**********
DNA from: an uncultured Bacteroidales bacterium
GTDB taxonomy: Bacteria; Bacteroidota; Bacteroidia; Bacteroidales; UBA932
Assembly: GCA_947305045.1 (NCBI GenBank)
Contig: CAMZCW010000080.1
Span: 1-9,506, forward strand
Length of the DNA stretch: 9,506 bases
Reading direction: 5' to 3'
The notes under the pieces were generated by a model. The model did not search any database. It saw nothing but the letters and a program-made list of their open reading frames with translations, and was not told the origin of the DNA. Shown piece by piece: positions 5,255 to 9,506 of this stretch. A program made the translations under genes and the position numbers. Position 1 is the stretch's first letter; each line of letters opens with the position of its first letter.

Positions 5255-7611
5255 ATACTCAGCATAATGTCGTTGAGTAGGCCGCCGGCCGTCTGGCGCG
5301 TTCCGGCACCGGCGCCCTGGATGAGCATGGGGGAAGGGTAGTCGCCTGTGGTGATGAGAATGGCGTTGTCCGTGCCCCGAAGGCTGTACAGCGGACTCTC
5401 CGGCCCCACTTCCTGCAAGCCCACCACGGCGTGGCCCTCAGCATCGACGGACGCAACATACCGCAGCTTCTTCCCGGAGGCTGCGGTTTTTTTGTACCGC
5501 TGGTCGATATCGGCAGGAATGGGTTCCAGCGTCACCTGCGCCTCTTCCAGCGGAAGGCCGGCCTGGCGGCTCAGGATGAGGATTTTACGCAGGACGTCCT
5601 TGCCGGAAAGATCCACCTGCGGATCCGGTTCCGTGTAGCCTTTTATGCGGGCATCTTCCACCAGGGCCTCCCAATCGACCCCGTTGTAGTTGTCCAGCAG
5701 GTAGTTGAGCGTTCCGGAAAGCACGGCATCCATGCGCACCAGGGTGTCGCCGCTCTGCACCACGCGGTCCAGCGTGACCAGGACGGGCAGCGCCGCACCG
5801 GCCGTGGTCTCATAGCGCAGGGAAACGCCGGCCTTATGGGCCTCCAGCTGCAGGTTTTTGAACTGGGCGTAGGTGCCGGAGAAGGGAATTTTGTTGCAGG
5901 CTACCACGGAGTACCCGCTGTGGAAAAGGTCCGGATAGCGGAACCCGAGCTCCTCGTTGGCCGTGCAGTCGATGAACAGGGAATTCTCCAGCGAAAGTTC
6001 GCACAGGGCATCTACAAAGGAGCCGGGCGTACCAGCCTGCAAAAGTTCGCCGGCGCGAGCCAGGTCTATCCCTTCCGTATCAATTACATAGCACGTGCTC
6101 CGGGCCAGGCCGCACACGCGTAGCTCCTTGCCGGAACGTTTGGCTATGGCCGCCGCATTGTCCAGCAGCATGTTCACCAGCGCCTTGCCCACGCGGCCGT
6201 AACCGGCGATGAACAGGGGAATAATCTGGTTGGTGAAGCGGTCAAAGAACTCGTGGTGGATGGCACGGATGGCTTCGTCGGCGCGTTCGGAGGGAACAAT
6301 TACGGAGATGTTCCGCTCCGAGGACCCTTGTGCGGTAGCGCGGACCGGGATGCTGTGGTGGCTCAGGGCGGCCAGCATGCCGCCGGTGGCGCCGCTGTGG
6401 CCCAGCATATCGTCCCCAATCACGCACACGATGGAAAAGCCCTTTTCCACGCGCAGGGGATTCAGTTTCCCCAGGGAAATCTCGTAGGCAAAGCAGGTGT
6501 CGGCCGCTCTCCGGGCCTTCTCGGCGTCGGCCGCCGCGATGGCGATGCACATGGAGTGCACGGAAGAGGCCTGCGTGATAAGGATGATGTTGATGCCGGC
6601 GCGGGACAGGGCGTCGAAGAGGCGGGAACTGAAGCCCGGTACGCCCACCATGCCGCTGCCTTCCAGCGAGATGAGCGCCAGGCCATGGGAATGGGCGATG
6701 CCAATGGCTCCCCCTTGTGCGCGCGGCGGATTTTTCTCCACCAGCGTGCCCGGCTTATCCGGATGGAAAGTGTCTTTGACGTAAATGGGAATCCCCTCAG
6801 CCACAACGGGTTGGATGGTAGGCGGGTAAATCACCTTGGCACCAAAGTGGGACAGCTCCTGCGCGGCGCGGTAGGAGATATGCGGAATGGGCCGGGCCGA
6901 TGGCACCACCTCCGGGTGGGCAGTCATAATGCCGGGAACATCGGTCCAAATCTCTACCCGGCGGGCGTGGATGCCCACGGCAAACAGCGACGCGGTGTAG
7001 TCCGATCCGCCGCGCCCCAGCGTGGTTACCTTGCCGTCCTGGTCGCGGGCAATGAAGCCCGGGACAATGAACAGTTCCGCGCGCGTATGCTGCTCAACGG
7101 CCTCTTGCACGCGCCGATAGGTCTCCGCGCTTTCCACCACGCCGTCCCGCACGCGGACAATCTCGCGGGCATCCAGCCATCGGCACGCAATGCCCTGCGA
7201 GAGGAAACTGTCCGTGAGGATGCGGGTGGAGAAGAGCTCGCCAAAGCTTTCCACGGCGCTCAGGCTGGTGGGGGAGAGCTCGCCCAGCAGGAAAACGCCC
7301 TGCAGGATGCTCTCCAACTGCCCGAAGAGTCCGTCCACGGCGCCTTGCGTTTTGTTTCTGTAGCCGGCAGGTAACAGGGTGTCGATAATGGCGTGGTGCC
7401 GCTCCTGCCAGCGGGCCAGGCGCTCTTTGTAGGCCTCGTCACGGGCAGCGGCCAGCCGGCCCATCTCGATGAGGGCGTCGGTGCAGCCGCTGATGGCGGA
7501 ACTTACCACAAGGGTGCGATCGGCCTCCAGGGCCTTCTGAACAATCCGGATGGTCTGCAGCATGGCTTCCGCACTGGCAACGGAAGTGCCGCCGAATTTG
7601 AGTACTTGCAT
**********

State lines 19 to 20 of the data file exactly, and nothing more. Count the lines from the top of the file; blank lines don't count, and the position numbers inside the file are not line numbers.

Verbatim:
6101 CGGGCCAGGCCGCACACGCGTAGCTCCTTGCCGGAACGTTTGGCTATGGCCGCCGCATTGTCCAGCAGCATGTTCACCAGCGCCTTGCCCACGCGGCCGT
6201 AACCGGCGATGAACAGGGGAATAATCTGGTTGGTGAAGCGGTCAAAGAACTCGTGGTGGATGGCACGGATGGCTTCGTCGGCGCGTTCGGAGGGAACAAT